When a young woman of beauty and talent joins a provincial vaudeville troupe, they’re suddenly playing to packed houses, and their aging comic Checco Dalmonte gets big ideas. He falls in love with the ingenue, Liliana, and ignores his companion of several years, Melina Amour. (She wants to marry Checco and she’s saving to open a deli.) Also, believing he can be an impresario, he hires other actors and begins rehearsal for a revue that will star Liliana and himself. Liliana admires Checco, but she’s being squired around town by Adelmo Conti, the assistant to the region’s biggest impresario. Can Checco’s new troupe hold onto Liliana, and how will Melina fare?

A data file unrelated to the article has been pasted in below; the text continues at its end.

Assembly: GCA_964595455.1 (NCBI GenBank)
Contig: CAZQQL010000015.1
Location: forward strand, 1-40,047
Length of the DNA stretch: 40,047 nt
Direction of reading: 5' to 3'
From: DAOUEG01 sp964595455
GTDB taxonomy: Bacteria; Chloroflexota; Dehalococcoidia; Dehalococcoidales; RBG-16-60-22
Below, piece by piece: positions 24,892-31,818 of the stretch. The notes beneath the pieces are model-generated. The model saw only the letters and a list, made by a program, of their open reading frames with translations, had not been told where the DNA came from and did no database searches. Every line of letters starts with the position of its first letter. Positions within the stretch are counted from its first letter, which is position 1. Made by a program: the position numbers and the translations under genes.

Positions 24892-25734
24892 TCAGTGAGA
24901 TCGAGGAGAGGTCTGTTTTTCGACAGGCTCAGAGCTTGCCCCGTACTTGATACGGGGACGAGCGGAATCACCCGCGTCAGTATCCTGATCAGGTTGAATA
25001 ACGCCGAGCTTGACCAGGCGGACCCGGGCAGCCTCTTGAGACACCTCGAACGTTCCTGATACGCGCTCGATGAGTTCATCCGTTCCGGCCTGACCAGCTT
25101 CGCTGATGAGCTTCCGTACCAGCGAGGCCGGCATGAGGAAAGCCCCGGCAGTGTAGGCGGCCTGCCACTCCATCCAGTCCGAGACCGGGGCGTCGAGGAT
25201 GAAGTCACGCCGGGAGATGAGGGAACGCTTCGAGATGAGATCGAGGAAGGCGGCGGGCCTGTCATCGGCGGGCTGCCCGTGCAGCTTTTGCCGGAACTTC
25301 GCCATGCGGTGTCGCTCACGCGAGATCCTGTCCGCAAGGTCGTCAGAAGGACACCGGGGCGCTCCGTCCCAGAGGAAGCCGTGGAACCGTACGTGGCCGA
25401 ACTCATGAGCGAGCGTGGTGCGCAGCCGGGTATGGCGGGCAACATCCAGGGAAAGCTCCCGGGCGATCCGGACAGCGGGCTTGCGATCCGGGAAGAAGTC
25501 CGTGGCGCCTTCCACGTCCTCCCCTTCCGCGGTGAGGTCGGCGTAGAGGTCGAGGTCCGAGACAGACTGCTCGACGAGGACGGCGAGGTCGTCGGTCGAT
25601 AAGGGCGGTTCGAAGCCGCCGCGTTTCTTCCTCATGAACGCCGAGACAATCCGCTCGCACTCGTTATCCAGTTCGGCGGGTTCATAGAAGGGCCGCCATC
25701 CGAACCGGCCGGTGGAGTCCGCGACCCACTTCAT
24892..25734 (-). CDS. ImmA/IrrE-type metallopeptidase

User Reviews: Variety Lights is Fellini’s debut film. The film consists of ideas and motifs that would succeedingly appear in movies like 8 1/2 and The Clowns. However, these traits are still undeveloped but we can see how they would be used as personal metaphors for the director. Running under an hour, the film is shown in black and white with legible subtitles and moving at a smooth pace. The story follows a variety show troupe and an female audience member who is so inspired by one of their performances that she asks to join their group. We are then presented with the rise of the performer’s act and how mistakes like having her dress fall off soon attracts the attention of the audience. Soon the variety show begins displaying a more racy repertory all which is fronted by sexy novice. Some images in the film like large behinds and women in bikinis may have been provocative for its time in America –although Italy’s standards tended to be more shocking. Nevertheless, as discussed in the documentary Rated X, Fellini’s movies was generally restricted to Adult theaters due to subject matter, although much more provocation was soon to come. Variety Lights features Masina, Fellini’s wife, in a supporting role as a dancer with few scenes, although she still gives a good performance nevertheless. Masina would soon gather more attention to her acting in succeeding Fellini films like Night of Cabaria and La Strata. However, the focus of this film is directed at De Filippo for his role as the impresario and Poggio as the desperate actress. Veriety Lights is not the best Fellini production but still worth a look.